Due to the huge success of Wal-Mart's $4 prescription drug program that was launched in September in Tampa, they are extending the program to 49 states (North Dakota Wal-Mart's lease their pharmacies and are not included).
Missoula's two Wal-Mart pharmacies and 10 others statewide will join with stores in every state except North Dakota to offer the cut-rate price for up to a month's supply of 331 generic drugs.
That's roughly one-fourth of the prescriptions Wal-Mart dispenses nationwide.
Fifty of the drugs on the list will sell for $9 in Montana and a handful of other states, because of state laws, according to David Tovar, national spokesman for Wal-Mart. (Missoula pharmacists at Wal-Mart were directed to forward all media questions to its national office.)
Among the more popular $4 drugs on Wal-Mart's list are amoxicillin, an antibiotic, and the cardiac drugs lisinopril (brand name Prinovil) and atenolol (Tenormin).
“We had such a great response from our customers, our pharmacists and elected officials all over the country saying we'd love you to do this in our state, we decided to speed up the roll-out by a few months,” Tovar said.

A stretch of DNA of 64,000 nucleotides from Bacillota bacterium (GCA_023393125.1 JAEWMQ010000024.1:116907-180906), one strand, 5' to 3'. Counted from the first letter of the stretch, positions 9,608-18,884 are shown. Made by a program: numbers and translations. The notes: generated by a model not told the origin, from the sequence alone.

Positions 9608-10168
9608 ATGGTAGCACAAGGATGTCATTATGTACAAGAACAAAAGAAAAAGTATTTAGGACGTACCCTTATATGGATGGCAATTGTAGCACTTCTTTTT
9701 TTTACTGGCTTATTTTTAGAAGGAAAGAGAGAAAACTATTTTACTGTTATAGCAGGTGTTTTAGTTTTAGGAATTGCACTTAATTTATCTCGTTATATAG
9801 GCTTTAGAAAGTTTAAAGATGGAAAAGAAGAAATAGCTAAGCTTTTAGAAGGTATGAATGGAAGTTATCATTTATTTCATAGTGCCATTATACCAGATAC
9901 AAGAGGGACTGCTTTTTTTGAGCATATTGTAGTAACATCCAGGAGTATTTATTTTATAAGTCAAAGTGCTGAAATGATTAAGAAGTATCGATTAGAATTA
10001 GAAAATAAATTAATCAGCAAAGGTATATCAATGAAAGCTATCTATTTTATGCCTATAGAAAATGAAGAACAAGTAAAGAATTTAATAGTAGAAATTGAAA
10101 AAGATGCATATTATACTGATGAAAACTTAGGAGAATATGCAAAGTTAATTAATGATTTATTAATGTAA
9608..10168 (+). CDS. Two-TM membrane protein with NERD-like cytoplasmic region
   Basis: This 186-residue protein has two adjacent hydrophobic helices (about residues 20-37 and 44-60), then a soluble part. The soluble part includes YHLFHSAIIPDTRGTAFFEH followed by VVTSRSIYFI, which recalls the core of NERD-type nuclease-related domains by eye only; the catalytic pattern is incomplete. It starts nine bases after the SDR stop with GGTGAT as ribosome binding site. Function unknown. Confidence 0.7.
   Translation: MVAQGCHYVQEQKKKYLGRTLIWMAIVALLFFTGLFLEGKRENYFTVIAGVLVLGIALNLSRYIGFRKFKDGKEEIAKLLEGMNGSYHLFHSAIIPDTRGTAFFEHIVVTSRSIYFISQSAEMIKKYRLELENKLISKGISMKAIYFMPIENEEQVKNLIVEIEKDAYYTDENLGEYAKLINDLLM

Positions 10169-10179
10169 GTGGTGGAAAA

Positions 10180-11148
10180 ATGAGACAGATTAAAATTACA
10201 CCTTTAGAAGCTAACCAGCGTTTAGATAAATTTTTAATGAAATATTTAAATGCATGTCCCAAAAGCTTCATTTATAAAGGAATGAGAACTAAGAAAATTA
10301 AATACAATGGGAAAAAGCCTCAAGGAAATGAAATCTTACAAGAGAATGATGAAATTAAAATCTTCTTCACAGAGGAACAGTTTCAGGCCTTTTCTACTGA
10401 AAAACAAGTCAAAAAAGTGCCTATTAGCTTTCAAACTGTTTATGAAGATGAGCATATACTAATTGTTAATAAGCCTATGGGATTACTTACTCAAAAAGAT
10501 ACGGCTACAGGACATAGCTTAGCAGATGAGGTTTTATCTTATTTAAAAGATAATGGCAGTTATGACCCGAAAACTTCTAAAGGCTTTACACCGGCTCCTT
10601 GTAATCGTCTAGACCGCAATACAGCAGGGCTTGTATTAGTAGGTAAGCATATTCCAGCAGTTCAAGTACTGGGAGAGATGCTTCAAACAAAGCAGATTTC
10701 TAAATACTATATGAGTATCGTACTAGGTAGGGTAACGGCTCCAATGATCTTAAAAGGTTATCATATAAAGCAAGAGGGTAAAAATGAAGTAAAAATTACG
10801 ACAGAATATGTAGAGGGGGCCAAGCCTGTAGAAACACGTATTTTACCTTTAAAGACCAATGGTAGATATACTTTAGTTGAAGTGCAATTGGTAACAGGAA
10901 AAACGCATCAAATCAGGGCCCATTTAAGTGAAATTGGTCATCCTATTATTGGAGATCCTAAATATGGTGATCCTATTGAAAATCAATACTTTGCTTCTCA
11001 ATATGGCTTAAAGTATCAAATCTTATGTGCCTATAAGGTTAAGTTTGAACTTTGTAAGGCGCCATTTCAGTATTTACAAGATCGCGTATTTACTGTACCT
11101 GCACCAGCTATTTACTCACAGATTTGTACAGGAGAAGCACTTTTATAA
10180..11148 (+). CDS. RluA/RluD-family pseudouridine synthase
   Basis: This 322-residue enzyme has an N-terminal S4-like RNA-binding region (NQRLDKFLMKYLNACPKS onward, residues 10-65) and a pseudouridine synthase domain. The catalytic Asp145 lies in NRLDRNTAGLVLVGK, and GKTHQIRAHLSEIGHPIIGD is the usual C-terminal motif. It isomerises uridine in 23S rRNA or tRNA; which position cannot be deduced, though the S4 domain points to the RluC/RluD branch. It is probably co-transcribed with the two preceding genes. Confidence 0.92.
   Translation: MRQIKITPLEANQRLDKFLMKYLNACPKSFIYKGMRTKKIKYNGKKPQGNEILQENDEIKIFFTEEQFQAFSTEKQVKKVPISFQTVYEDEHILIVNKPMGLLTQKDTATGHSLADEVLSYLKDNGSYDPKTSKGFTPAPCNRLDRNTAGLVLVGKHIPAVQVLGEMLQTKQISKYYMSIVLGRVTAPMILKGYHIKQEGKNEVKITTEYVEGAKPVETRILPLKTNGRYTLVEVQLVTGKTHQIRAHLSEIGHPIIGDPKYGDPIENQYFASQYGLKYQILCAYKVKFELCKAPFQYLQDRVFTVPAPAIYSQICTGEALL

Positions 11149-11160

Bill Simon, executive vice president of Wal-Mart's Professional Services Division, said in a written statement that the company has received “hundreds of letters and e-mails from customers over the last few months telling us how this program has changed their lives.”
Wal-Mart is going to save a lot of money for people who need it most.
In a media release, Wal-Mart estimated customers in the first 38 states to participate in the program will save $1.3 million each month on the diabetes medication metformin (brand name Glucophage), and $750,000 a month on warfarin (Coumadin).
CEO Lee Scott says it best...
Lee Scott, president and CEO of Wal-Mart, said in a written statement the program is “bringing more affordable medicines to our nation's seniors, working families and the uninsured.”
“We are proud to have introduced competition to an area where it has been too scarce for too long,” Scott said. “We hope others will continue to join us in making prescription medicines more affordable and accessible for all Americans.”
This is smart business for Wal-Mart. They will attract a lot of new customers into their stores who will increase their purchasing at their stores. This is the free market working it's magic.